Inside, Park Avenue Últra surrounds its occupants wîth an expertly crafted environment, wîth details such as burled walnut woodgrain trim on the instrument panel, §teering wheel, doors and optional convenience console. Additional standard features include an electrochromic inside rearview mirror wîth integral compass, heated outside rearview mirrors wîth integral turn indicators, moisture-sensing automatic windshield wipers, a universal transmitter to activate remote systems including garage door openers, and a nine-speaker, 154-watt Concert Sound III audio system.

Optional equipment includes a power sunroof, trunk-mounted 12-disc CD changer, EyeCue head-up instrumentation display and Últrasonic Rear Parking Assist, for detecting objects behind the vehicle when in reverse.

Park Avenue

Park Avenue's long, 113.8-inch (2,890-mm) wheelbase contributes to its elegant styling and comfortable ride. Providing ample reserves of acceleration is a 205 horsepower (153 kw) 3800 3.8L Series II V-6 engine. Fuel economy estimates are 20 mpg for city driving and 29 mpg on the highway.

In addition to a long list of convenience and safety features, available equipment includes 16-inch, chrome-plated aluminum wheels, dual heated outside rearview mirrors wîth integral turn indicators, electrochromic inside rearview mirror wîth compass, heated seats, moisture-sensing wipers, AM/FM CD and cassette audio system, driver information center, traction control, OnStar direct-link driver assistance and navigation system. An optional Memory Package provides two pre-set adjustments for the 10-way power driver's-seat, climate-control and audio-system preferences.

A long, proud tradition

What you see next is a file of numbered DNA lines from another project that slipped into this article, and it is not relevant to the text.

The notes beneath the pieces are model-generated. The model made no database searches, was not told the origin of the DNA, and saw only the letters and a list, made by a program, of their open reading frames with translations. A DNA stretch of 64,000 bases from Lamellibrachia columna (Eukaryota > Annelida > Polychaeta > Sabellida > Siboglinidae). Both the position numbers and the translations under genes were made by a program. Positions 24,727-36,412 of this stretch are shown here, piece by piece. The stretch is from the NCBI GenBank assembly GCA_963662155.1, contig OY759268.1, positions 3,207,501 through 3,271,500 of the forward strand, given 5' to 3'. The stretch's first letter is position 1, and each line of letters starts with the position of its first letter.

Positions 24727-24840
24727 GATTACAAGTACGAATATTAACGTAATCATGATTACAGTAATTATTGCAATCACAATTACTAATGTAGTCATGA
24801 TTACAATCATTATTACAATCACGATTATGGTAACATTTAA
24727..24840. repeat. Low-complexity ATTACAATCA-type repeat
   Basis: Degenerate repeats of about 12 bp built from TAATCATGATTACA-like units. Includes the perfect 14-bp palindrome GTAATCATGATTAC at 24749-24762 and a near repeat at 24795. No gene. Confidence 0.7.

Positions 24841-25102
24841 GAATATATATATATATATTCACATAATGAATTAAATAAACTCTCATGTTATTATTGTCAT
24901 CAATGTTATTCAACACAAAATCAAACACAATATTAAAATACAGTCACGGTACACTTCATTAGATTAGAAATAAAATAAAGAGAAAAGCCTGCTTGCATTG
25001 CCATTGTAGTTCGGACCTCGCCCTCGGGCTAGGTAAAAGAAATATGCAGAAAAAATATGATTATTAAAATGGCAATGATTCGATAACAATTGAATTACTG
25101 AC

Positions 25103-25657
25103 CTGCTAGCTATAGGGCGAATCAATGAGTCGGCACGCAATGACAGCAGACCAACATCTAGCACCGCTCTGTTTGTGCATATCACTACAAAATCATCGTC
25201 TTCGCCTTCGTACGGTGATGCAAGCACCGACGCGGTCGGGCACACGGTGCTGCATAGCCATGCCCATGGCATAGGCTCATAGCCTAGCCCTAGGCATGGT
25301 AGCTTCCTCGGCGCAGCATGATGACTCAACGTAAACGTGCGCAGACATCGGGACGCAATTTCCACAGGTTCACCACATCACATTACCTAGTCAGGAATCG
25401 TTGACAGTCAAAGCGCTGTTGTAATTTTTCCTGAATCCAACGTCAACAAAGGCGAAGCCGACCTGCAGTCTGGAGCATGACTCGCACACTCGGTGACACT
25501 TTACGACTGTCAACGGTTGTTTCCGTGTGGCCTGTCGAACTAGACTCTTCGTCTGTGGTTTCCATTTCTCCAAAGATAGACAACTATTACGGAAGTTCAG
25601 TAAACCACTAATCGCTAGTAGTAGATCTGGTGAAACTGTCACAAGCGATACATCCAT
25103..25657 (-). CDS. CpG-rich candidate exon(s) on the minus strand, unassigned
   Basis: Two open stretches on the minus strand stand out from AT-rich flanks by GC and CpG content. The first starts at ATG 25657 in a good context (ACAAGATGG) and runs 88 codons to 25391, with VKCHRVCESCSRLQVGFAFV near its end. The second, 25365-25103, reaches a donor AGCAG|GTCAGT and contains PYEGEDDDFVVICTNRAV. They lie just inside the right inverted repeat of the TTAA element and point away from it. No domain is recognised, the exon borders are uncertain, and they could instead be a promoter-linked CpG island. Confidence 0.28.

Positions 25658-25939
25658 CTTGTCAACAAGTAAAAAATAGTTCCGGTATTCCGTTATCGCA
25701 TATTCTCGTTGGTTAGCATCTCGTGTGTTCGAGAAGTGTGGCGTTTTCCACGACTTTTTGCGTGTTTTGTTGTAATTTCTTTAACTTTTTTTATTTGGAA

Buick introduced the Park Avenue name for the 1978 model year, as a series designation for the rear-drive Electra flagship model. The Park Avenue was switched over to front-wheel drive, along wîth the Electra, for 1985. For 1989, the Park Avenue Últra sedan was introduced as part of the Electra series. The Electra name was dropped for the 1991 model year. Late in the 1991 model year, the first supercharged Buick was the Park Avenue Últra.

Source - Buick
A four-door luxury sedan built by General Motors, the Buick Park Avenue was a survivor from the big-boat era, and very popular with the mature car buyer. Constructed on old-school American luxury, the Park Avenue was for the discerning buyer who craved soft, pillowed seats and an ultra quite ride. Sold by GM's Buick division, the Park Avenue nameplate was first used in 1977 as the Buick Electra's luxurious trim level offering 1970's extras like plush carpeting and velour headliner. Next the Park Avenue was used as a sub-model in 1985 before becoming a solo model in 1991 and the replacement for the Electra. Invoking memories of a posh suburb, the nameplate is actually derived from the wealthy NYC Boulevard, Park Avenue. Until 2005 two generations of the Park Avenue were produced in the U.S. In 2007 the nameplate was used on a large Buick sedan for the Chinese market built by Shanghai GM.

The first Park Avenue was the front wheel drive sub-model of the 1985-1990 Buick Electra. As the super-posh trim level for the Electra, the early Park Avenue models came with incredibly thick velour upholstery filled with faux wood trim interior and plenty of chrome on the outside. In 1966 the Electra Park Avenue was downsized slightly but still remained a large vehicle with a hefty V8. Midway through the 1980s the car was downsized again, but this time to a much shorter and lighter model with a slimmed-down, squared-off body. The Electra Park Avenue adopted front-wheel drive and used fuel-efficient V6 power. The rear wheel drive Electra continued in production, while the front wheel drive Electra Park Avenue continued into the 1990s as the Park Avenue.